When I was about ten, in the early 1950s, my mother took me to see the 1949 French film Manon, directed by Henri-Georges Clouzot. I suspect it was a private screening organised by the New England University College’s French Department. It was good growing up in a country town with a French Department – apart from getting to know some French people, we saw some great movies – Clouzot’s The Wages of Fear was another.
Manon was an update into a World War II setting of the 1731 novel Manon Lescaut, by Abbe Prevost. French resistance fighter Robert saves Manon from having her head shaved by villagers who believe she is a collaborator. Their lives are joined from then on.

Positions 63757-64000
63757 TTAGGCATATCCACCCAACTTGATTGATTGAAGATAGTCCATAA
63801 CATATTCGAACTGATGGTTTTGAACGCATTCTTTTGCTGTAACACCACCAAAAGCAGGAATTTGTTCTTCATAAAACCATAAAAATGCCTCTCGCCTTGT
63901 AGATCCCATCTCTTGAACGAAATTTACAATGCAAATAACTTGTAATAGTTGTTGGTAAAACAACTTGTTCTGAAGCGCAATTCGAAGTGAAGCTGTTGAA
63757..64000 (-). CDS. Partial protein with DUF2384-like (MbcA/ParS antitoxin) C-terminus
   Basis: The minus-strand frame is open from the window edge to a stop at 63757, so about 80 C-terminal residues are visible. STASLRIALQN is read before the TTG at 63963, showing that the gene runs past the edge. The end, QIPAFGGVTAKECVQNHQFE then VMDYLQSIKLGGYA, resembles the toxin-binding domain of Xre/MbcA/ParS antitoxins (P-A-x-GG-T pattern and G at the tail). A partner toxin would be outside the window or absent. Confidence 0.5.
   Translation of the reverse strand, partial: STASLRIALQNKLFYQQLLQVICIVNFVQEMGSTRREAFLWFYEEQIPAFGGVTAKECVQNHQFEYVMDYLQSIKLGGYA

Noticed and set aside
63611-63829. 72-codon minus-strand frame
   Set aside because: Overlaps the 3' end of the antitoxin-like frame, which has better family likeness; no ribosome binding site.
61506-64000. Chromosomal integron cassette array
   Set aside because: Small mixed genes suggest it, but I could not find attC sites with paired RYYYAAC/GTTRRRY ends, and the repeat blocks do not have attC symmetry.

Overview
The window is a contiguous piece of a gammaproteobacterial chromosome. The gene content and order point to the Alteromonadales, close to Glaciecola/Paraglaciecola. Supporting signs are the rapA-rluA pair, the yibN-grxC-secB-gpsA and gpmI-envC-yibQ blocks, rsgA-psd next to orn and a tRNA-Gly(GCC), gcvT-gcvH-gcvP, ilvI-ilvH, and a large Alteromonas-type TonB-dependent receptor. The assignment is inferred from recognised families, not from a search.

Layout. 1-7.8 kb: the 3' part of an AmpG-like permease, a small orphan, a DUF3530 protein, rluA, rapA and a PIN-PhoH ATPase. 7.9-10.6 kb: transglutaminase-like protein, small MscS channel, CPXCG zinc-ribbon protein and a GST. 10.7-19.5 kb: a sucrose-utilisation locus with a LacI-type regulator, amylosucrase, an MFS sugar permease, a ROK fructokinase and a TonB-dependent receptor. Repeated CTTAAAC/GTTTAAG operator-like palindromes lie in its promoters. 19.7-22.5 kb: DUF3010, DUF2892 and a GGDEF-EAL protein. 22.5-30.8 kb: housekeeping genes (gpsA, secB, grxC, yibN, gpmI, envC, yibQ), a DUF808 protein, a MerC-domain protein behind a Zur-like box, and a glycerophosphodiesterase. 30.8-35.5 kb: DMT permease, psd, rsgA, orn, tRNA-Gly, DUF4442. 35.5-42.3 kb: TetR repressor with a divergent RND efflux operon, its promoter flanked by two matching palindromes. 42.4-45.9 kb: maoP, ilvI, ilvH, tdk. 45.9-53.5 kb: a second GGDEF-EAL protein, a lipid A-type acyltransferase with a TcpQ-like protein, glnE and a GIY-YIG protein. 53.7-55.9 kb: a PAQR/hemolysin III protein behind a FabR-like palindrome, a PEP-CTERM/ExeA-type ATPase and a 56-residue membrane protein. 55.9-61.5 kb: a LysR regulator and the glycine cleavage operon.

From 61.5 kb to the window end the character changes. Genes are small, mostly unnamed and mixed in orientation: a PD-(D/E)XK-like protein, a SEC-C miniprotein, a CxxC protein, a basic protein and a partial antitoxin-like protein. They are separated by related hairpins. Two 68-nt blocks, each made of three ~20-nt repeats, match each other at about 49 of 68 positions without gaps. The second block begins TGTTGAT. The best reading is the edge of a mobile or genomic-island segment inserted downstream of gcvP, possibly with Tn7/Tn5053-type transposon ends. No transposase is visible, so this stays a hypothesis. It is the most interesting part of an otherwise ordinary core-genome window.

The culmination of the film is that Robert and Manon flee France to make a new life in Palestine, packed onto a boatload of Jewish refugees, which needless to say has to run the British blockade and land the refugees on a lonely stretch of coast, where they are in mortal danger. We are left in no doubt that our sympathies are properly with the boat people, and the ship’s captain is not presented as “scum” or “the vilest of the vile”, far from it – it is to him that Manon and Robert confide their sad story.
We saw a bit of blockade running in the 1960s as well, when Paul Newman played the handsome young Haganah captain in the film of Leon Uris’s Exodus. It is he who organises a voyage to Palestine and outsmarts the dastardly British. No-one wishing to portray people smugglers as “scum” would cast Paul Newman in the role.
I think we need some movies about Afghan and Tamil asylum seekers. Real people, in real trouble.
Government funding might not be easy to arrange, however.